Vaginal infections are a common complaint among women. Bacterial vaginosis is a vaginal infection caused by bacteria, but can often be mistaken for a yeast infection. It is said to affect 21.2 million women in the United States alone. There is no relation to sexual intercourse as women who have never had sex can still get the infection. It does however increase with the number of partners a woman has. This means the infection can be transmitted sexually if a woman is sexually active. This article will explain what bacterial vaginosis is and how it can be managed.
Bacterial vaginosis is a vaginal infection caused by bacteria. Your vagina has high numbers of healthy bacteria known as, lactobacilli. There is also a small number of anaerobic bacteria, but when these numbers grow too high bacterial vaginosis develop. Researchers are still looking into why the bacteria numbers grow too high.
Symptoms of Bacterial Vaginosis?
Bacterial vaginosis doesn’t always have symptoms so many women don’t even know they have it. Sometimes the symptoms may mimic a yeast infection. One important point is that yeast infections cause itching in the vaginal area and bacterial vaginosis does not. The symptoms of bacterial vaginosis are:
Discharge There are copious amounts of a white/grey discharge. It may even be yellowish in color.
Foul Odor Bacterial vaginosis causes a foul odor that many women describe as “fishy.” This odor becomes very bad after intercourse.
The symptoms can be mistaken for STD’s including; chlamydia, gonorrhea, and trichomoniasis.
It isn’t completely understood what causes bacterial vaginosis. What they can see is that is has to do with the bacterial balance in the vagina. The lactobacilli growth slows down and anaerobic bacteria begin to grow out of control. There are still no answers as to what throws off the balance.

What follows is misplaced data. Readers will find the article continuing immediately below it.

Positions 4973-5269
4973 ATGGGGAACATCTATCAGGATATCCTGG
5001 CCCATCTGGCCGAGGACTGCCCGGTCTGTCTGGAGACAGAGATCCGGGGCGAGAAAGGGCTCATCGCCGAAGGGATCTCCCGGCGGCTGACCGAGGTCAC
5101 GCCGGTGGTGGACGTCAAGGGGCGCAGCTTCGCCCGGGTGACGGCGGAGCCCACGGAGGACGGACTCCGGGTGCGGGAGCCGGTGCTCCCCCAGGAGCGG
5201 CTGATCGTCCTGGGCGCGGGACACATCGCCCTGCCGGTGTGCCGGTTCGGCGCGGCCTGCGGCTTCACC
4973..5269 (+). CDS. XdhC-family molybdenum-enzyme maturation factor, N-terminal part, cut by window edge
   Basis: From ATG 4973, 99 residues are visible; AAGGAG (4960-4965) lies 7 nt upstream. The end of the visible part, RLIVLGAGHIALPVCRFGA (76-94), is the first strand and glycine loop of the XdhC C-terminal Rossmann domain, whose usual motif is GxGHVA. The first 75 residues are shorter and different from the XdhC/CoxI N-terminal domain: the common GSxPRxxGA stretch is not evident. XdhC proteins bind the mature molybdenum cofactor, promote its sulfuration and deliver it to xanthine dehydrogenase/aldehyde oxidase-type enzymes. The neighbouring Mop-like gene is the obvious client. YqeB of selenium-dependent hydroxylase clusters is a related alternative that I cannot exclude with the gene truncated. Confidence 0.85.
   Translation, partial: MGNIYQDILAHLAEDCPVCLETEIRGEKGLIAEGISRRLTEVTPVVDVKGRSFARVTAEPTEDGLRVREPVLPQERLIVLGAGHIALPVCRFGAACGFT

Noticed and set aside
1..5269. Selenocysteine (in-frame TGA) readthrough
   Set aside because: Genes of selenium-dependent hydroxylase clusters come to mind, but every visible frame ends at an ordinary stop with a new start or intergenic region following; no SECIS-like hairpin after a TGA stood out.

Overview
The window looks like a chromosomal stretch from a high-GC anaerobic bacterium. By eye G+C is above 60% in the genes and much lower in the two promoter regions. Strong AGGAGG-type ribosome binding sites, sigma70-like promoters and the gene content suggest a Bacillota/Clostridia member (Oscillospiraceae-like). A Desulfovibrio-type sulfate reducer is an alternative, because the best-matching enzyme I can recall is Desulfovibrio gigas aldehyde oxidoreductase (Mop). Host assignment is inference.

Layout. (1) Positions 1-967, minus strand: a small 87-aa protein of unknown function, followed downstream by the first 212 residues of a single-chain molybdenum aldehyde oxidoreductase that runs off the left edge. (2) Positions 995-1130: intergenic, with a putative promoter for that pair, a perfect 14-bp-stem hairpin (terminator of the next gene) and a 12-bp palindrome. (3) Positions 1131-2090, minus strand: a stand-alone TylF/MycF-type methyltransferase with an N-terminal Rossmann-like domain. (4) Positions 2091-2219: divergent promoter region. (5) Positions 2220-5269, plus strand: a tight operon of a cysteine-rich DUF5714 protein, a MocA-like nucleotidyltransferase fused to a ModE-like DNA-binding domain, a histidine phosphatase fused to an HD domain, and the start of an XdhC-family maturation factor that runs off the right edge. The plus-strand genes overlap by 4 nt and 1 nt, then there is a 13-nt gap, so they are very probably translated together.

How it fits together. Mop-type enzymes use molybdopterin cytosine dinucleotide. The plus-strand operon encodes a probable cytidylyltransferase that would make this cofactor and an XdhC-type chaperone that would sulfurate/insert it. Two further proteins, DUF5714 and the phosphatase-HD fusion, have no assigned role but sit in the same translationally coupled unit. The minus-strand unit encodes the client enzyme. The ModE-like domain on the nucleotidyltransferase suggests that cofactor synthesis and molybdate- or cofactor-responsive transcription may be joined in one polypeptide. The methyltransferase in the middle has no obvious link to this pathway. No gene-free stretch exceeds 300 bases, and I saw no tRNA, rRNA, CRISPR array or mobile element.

What Are the Risk Factors for Bacterial Vaginosis?
There are a few risk factors that raise the chance of bacterial vaginosis. Risk factors include:
Multiple sex partners
Use of feminine products that are scented
Diagnosing Bacterial Vaginosis
If you have any unusual vaginal symptoms, you should see your doctor. It is not always a yeast infection and yeast infection creams will not work for BV. Likewise, a sexually transmitted disease could turn very serious if left untreated. So it is best to see your doctor to rule out other causes. Your doctor will do the following:
Medical & Social History Your doctor will ask about your medical and social history. You will need to be honest about sexual activity and any medications you have recently taken.
Physical & Pelvic Examination Your doctor will look you over and then do a pelvic exam. You will need to lie back on the table and place your feet in stirrups. During the pelvic exam, the doctor will insert two fingers and press them together on your abdomen with one hand outside. This checks for pain and masses in the pelvic area.
Sample Secretions for Examination & Culture After your pelvic examination, the doctor will insert a speculum and look inside of your vagina for signs of infection. Then a sample of vaginal fluid is taken and examined under a microscope and tested for pH. If the pH of your vagina is higher than 4.5, you may have BV. Lastly, the swab will be sent to the lab to culture for any other bacteria or STD’s.